cassowary baby photos

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tompm's picture
cassowary baby photos

Our resident male cassowary has finally deemed his new chicks strong enough to cross the creek for a visit in our garden.

The young are now 8 weeks old (we know that, because he showed up at a neighbour's place when they were only a few days old), and quite adventurous, but following dad closely.

There are a few native trees and shrubs fruiting and the cassowary droppings contain a good amount of healthy (i.e. natural/wild) food.

One of our black palms has hundreds of fruits, but they might be too big for the little cassowaries. Last year I watched the female eating more than 40 -that's a bucket full!- of them in one sitting.

Spring is a great time in any garden, with lots of birds breeding. Does anyone know, how "tight" honey-eaters  are sitting on their eggs? Our graceful honey-eater seems to spend a lot of time away from the nest. I suppose, that a daily temperature of around 29 degrees is not enough for incubation?

Almost forgot: one of the most beautiful birds has returned to our area: the buff-breasted paradise kingfishers arrived 3 weeks ago from PNG, establishing their territories now with frequent calling. We have a number of their preferred termite mounds in our garden, but so far no one has moved in.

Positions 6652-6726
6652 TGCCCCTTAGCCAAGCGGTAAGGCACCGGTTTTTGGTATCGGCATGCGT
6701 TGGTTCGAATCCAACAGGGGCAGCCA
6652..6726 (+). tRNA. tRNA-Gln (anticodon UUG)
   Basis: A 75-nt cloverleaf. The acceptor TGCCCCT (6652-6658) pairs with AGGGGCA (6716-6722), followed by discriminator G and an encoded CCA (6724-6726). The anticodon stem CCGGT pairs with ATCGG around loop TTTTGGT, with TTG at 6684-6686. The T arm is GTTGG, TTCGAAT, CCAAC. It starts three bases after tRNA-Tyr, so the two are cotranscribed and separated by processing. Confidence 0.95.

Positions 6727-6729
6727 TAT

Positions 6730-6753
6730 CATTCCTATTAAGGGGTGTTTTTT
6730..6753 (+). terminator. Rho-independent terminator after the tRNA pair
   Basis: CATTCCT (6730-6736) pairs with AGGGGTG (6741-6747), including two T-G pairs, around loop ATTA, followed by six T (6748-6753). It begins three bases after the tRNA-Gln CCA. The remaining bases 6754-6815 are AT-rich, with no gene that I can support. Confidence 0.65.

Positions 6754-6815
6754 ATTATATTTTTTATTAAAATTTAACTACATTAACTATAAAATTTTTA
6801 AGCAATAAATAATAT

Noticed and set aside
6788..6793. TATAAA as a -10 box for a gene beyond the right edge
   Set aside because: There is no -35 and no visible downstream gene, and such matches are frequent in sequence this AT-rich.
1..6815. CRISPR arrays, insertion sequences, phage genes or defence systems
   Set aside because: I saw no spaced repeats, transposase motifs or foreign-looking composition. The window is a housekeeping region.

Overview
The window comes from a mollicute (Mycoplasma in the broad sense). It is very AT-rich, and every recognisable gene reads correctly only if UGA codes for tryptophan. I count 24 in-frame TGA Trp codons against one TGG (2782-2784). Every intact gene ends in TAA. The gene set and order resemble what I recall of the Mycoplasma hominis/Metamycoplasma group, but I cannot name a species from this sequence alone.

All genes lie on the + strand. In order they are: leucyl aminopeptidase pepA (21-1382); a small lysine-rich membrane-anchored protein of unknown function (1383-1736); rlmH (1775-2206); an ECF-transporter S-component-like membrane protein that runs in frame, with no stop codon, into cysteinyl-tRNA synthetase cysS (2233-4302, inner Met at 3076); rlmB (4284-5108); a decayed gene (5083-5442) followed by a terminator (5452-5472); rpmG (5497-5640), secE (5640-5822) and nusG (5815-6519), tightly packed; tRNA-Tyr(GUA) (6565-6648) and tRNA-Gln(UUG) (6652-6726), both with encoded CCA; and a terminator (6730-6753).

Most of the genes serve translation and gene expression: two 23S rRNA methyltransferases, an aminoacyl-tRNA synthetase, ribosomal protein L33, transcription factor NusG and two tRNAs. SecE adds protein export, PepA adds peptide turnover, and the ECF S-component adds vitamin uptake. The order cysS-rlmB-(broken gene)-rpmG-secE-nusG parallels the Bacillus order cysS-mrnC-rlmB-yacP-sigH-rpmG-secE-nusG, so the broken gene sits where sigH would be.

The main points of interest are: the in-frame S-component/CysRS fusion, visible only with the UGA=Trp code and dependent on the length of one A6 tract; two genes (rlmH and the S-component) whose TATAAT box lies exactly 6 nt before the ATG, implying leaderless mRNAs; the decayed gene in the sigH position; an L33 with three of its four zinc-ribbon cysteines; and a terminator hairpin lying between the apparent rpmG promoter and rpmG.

Araminta's picture

O Christina, how beautiful they are!!! So are your photos.And what a lovely pond. I just wish I could be there to see it, but thanks for showing them to all of us.


Woko's picture

That's so grand, Christina. It must be tremendously exciting living in such natural surroundings.

I can't help with the incubation question. It might be safe to presume that the graceful honeyeater's behaviour wouldn't put the eggs at risk by spending long periods away from the nest. Besides, "long" in human terms these days is about 5 minutes or less.

tompm's picture

the honeyeater has abandoned the nest now....

Tried to include a new photo in this comment, but it doesn't work...


WendyK's picture

Magnificent birds in beautiful healthy condition too.  Thanks for posting.

Mandurah, WA
Peel-Yalgorup System Ramsar Site

tompm's picture

Yes, they are looking very healthy. There seems to be enough food around, they are very picky eaters , dad is even ignoring the palm fruits.


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